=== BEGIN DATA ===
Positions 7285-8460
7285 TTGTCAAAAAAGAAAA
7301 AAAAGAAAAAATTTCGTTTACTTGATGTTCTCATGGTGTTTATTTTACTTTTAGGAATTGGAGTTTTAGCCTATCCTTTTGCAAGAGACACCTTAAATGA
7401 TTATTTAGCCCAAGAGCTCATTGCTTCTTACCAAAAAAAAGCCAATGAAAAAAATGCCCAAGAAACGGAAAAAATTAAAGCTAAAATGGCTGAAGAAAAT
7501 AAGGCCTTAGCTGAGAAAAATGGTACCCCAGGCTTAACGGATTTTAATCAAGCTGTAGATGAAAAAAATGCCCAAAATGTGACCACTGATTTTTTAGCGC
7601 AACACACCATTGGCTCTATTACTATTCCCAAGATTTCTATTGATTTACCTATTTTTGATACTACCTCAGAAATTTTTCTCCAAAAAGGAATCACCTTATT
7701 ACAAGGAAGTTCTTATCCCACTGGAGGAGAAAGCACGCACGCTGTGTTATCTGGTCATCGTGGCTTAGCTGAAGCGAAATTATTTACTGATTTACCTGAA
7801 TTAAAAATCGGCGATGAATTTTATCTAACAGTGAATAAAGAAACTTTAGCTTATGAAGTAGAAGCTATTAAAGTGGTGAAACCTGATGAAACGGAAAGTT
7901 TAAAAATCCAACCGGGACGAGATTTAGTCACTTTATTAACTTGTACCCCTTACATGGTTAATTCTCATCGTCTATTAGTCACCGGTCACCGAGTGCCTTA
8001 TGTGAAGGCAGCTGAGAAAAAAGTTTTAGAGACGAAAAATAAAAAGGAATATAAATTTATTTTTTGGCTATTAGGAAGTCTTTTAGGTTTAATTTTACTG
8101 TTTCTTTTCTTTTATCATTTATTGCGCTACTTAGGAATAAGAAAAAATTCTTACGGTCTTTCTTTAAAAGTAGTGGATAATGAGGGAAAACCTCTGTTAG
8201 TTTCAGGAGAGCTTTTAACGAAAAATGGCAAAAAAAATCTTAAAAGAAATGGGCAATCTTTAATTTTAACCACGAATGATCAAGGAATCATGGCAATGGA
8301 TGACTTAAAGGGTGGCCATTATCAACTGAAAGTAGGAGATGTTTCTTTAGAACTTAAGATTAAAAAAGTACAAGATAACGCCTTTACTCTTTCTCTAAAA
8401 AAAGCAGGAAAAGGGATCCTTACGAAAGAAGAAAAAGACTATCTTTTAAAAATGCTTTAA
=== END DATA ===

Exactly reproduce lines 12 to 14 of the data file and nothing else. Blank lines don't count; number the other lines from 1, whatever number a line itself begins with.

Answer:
8201 TTTCAGGAGAGCTTTTAACGAAAAATGGCAAAAAAAATCTTAAAAGAAATGGGCAATCTTTAATTTTAACCACGAATGATCAAGGAATCATGGCAATGGA
8301 TGACTTAAAGGGTGGCCATTATCAACTGAAAGTAGGAGATGTTTCTTTAGAACTTAAGATTAAAAAAGTACAAGATAACGCCTTTACTCTTTCTCTAAAA
8401 AAAGCAGGAAAAGGGATCCTTACGAAAGAAGAAAAAGACTATCTTTTAAAAATGCTTTAA